Windscreen safety highlighted

Autoglass Ireland told the Joint Oireachtas Transport and Communications Committee that the practice of ‘steering’ by insurance companies and a lack of regulation in the Vehicle Glass Repair and Replacement (VGRR) industry is leading to the safety of thousands of Irish motorists being potentially compromised as some windscreen providers are failing to replace windscreens correctly.

Autoglass Ireland told the Joint Oireachtas Transport and Communications Committee that the practice of ‘steering’ by insurance companies and a lack of regulation in the Vehicle Glass Repair and Replacement (VGRR) industry is leading to the safety of thousands of Irish motorists being potentially compromised as some windscreen providers are failing to replace windscreens correctly.

The committee heard that the windscreen of a modern car now accounts for up to 30 per cent of the structural integrity of the vehicle and prevents the roof collapsing in the event that the vehicle rolls over.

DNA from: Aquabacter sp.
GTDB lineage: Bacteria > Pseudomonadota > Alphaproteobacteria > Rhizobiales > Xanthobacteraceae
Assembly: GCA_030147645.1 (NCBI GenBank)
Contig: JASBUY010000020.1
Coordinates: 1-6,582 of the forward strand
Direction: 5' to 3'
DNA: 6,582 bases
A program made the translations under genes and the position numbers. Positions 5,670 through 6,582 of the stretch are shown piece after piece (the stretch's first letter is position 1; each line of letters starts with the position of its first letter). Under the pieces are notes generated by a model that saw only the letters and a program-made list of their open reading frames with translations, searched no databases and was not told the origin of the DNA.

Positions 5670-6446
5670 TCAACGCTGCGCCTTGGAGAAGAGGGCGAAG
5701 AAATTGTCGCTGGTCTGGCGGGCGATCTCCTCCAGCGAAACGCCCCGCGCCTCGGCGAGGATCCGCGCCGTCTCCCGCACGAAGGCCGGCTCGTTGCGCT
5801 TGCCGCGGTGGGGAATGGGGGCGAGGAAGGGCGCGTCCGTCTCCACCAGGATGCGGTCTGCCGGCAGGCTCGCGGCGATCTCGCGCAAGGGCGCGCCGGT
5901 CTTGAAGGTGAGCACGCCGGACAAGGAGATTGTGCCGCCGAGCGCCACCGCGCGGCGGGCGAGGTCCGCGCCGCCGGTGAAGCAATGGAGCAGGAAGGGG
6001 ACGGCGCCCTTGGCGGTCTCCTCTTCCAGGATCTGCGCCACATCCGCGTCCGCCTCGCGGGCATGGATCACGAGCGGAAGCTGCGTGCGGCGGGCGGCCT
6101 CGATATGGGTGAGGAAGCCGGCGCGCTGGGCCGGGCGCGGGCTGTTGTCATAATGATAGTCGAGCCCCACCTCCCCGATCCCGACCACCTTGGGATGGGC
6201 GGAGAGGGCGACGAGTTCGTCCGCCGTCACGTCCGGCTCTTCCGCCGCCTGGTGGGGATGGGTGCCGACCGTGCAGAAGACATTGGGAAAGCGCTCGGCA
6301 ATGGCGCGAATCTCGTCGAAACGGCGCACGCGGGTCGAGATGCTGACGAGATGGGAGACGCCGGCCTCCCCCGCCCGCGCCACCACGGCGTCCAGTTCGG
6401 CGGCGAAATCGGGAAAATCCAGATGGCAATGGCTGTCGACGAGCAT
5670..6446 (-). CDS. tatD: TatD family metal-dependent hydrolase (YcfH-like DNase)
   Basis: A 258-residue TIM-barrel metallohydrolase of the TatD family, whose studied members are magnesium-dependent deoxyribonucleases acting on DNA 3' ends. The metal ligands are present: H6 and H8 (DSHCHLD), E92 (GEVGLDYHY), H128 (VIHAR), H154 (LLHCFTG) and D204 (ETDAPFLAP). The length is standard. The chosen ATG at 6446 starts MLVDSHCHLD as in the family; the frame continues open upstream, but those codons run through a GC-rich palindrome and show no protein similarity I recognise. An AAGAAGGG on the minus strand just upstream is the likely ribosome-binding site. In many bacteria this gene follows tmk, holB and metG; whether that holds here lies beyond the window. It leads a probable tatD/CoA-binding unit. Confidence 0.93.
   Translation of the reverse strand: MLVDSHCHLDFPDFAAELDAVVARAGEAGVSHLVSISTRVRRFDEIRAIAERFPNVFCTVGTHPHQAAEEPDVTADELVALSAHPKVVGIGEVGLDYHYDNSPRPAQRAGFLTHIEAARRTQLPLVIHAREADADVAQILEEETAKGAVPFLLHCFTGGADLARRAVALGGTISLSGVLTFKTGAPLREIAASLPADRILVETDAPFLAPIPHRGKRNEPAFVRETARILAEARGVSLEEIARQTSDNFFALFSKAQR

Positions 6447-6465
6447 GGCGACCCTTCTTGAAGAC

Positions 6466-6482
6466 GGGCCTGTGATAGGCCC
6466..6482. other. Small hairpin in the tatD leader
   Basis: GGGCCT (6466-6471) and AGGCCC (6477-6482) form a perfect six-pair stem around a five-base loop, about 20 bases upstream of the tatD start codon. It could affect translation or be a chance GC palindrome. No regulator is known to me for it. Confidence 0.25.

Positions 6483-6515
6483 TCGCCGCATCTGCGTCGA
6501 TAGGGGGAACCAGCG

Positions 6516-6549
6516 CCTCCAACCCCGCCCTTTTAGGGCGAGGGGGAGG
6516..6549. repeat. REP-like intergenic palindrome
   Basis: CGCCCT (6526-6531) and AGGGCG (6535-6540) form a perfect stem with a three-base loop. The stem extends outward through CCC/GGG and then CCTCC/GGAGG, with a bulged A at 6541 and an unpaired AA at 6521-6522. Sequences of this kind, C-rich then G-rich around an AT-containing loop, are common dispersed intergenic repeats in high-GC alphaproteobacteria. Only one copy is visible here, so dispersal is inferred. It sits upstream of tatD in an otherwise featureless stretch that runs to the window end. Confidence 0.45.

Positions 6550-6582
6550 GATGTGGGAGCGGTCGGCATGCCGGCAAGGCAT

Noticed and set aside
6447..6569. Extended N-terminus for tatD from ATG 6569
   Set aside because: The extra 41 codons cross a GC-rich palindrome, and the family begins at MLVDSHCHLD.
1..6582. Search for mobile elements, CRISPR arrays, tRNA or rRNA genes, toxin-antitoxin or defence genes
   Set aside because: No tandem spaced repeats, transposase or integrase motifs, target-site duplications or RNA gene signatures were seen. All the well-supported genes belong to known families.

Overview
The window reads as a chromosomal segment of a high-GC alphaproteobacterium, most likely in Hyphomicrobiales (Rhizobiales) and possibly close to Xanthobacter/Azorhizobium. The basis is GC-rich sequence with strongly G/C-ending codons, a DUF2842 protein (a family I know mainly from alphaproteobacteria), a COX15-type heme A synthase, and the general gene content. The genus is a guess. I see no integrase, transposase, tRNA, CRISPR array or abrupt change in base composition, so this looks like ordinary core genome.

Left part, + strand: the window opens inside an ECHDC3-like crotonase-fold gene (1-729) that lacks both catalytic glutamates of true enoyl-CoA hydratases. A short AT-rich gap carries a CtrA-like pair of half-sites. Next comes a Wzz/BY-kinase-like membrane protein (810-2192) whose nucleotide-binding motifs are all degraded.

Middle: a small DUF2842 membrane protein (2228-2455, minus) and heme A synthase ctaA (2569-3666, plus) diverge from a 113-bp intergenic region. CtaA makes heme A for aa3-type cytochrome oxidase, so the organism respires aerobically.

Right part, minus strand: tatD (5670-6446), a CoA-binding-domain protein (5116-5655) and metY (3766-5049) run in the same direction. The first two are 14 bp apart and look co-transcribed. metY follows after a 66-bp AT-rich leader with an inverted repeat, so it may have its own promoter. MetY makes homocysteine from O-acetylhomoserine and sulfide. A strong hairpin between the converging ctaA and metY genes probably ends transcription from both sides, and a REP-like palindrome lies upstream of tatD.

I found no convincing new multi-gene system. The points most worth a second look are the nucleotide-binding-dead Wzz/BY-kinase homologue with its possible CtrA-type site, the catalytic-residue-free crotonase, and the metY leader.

Also, the airbag, once activated, on the passenger side relies on support from the windscreen in order to work correctly.

Early in 2012, Autoglass commissioned a major study, carried out by the UK-based transport industry experts, Transport Research Laboratory (TRL), on the extent of the problem with the quality and safety of windscreen replacements in Ireland.

This study found that over 35 per cent of windscreens that had previously been replaced were judged to exhibit some type of quality or safety issue and over 14 per cent were judged to exhibit safety issues rated as ‘high’ or ‘medium.’

Thus, the company claims, in Ireland, 36,274 windscreen replacements per year have some kind of quality or safety issue Of these, between 11,803 and 17,809 are estimated to have a windscreen replacement which may compromise the level of safety offered.

During the study some striking examples of serious quality and safety problems were recorded. These ranged from issues of poor quality, where windscreens were fitted without necessary equipment and components, to serious safety issues where the windscreen could just be pushed out by hand.

Autoglass have now commissioned TRL to conduct a second tranche of research that will establish the exact physiological effects of these poor practices in an impact situation on a driver in various models of cars.